Here's What You Should Do If You Get A Sex Toy Stuck In Your Butt

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What To Do If You Get A Sex Toy Stuck In Your Butt
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It happens more often than you'd think.

By Lindsey Lanquist

UK woman Emma Phillips, 24, recently made headlines for an unfortunate reason: A 7-inch sex toy she'd been using with her boyfriend disappeared inside her butt. Phillips and her boyfriend reportedly looked around the bed for the sex toy once they realized it was missing—only to discover that it was still inside Phillips, buzzing.


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The couple tried—and failed—to remove the toy using a fork handle and barbecue prongs. Eventually, they called an ambulance, and doctors surgically removed the toy. Phillips took to social media to share live updates of the debacle, hoping to inspire others who'd found themselves in a similar situation.

You might be laughing, but Phillips isn't alone. Though her story might seem like a one-of-a-kind trip to the emergency room, Megan Fleming, Ph.D., sex and relationship therapist, tells SELF it's nothing to be embarrassed about. What happened to Phillips could happen to anyone who doesn't take proper precautionary measures. So if you're looking to give sex toy play a try, be careful.

Here, experts share their advice for how to bring sex toys into the bedroom—without ending up in the ER.

Do the prep work—it's necessary.

First things first: Get a toy with a flared base. Because they widen at the bottom, they're less likely to get stuck inside you.

Toys with strings or handles will also suffice, Michael Aaron, Ph.D., New York sex therapist, tells SELF, because they're easier to pull out. If you're using anal beads or another toy that's, well, not a dildo, you'll want to make sure there's some method of retrieval (like a handle, a string, or something else to keep the toy from disappearing fully inside you).

And Fleming recommends playing with the toys on your own before bringing them into partner play. That way, you're more familiar with how they work. You'll also know how deep you can insert them while still being able to comfortably remove them.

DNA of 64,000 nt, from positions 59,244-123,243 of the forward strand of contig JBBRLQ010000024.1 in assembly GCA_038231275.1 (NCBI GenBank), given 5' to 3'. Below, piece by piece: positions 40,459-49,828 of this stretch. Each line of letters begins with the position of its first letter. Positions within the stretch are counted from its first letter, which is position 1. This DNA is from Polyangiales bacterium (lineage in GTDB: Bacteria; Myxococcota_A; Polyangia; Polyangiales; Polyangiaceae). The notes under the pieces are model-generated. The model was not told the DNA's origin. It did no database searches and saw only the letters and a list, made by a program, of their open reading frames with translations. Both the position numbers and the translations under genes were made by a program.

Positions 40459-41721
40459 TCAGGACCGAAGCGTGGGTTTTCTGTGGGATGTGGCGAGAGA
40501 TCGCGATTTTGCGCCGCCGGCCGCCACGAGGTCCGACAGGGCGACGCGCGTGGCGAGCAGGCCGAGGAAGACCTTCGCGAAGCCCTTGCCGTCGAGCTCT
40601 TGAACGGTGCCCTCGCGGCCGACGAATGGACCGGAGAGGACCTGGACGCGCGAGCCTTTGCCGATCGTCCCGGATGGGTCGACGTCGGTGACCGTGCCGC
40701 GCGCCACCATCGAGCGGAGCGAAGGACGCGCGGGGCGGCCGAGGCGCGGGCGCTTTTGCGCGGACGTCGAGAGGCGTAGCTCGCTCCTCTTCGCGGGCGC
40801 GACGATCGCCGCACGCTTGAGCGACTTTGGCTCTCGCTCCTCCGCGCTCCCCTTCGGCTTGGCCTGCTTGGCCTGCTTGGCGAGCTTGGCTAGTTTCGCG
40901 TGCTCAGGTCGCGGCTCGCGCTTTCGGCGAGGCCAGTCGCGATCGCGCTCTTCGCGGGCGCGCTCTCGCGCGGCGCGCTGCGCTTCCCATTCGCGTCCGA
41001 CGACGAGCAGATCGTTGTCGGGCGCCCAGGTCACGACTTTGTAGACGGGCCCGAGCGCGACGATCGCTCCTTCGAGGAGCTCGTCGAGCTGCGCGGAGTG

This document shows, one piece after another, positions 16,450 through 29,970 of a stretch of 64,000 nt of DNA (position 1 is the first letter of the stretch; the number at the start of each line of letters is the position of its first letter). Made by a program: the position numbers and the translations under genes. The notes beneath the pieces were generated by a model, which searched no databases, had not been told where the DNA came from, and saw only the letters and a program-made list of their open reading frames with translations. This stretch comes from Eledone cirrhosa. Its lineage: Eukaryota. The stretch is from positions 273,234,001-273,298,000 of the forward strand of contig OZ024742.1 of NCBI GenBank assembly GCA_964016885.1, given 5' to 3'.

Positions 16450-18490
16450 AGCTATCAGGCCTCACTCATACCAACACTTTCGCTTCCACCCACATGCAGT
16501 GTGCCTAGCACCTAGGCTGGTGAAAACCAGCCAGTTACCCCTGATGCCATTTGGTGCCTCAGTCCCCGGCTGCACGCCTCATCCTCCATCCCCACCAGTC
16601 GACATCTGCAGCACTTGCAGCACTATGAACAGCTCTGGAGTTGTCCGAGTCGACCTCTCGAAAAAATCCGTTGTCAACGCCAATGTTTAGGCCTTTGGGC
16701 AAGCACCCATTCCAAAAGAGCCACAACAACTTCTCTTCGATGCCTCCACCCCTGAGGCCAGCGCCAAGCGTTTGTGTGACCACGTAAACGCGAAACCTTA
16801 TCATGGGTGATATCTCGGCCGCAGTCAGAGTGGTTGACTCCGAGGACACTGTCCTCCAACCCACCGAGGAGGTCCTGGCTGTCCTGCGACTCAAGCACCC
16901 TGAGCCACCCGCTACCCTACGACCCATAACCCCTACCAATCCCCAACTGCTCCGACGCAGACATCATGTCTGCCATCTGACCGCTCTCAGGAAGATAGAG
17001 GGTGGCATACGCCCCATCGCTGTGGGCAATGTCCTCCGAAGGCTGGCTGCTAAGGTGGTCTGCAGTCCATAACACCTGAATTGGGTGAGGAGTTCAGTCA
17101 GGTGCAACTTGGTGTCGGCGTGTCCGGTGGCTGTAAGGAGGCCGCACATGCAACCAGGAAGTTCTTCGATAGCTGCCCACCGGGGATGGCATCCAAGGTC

Aaron says the next key to anal play is preparation—and lube. He suggests starting small: Use your fingers to prepare the area before you try to go bigger. This will help you loosen up and relax your sphincter muscles in a low-risk way—after all, you can't lose your fingers!

In terms of lube, you'll want to use enough to make things comfortable—but not so much that it's hard to grip the sex toys. And remember, you don't want to pair silicone-based lube with silicone toys because, it will break them down and "gunk things up." Aaron says water-based lube is usually a safe bet.

One more thing: Food can be sexy, but you probably don't want it inside you. "A frozen banana or hot dog might initially provide pleasure," she says. "But as it heats up with your body temperature, so does the risk of it breaking." And let's be honest: The last thing you want is a piece of a frozen hot dog stuck in your rectum.

Sex toy stuck inside you? You have some options.

Start simply: Breathe. "If you panic and get tense, you're also likely contracting your sphincter and pelvic floor muscles," Fleming says. "This will make it harder to find and remove [the toy]." Aaron recommends using extra lube and continuing to relax—your partner might be able to grab the toy and pull it out.

Fleming says you can put one leg up on the toilet and bear down like you're defecating (or giving birth, if the toy is in your vagina) to try to push the toy out, or at least get it far enough down for you to reach it with two clean fingers.

If all else fails, you'll probably want to head to the hospital.

When in doubt, call your gynecologist—or make a trip to the emergency room. Leonardo Huertas, M.D., emergency physician at Northwell Health, tells SELF that severe pain, discomfort, or bleeding after use are all signs that someone should seek immediate medical attention.

But he emphasizes that there's no need to panic: Sometimes things get lost where they shouldn't. Thankfully, we have experts—like Huertas—to remove them when they do.

And a trip to the ER is nothing to be ashamed of. "This might feel embarrassing, but think of it as a badge honor in the exploration of pleasure," Fleming says. "Sex is sometimes messy and unpredictable—it’s part of the journey. The more you play and explore, the more you discover how limitless the possibilities can be."

How's that for a pep talk? But seriously, experimenting with sex toys is totally OK. They can spice things up for some couples—and it's never cool to shame someone for what they do in the bedroom.

So by all means, live your best sex life. Just be careful doing it—no one wants to end up in the ER having a sex toy surgically removed from their derriere (even if it's worth a "sex badge of honor").

 

 

This article was originally published at Self. Reprinted with permission from the author.

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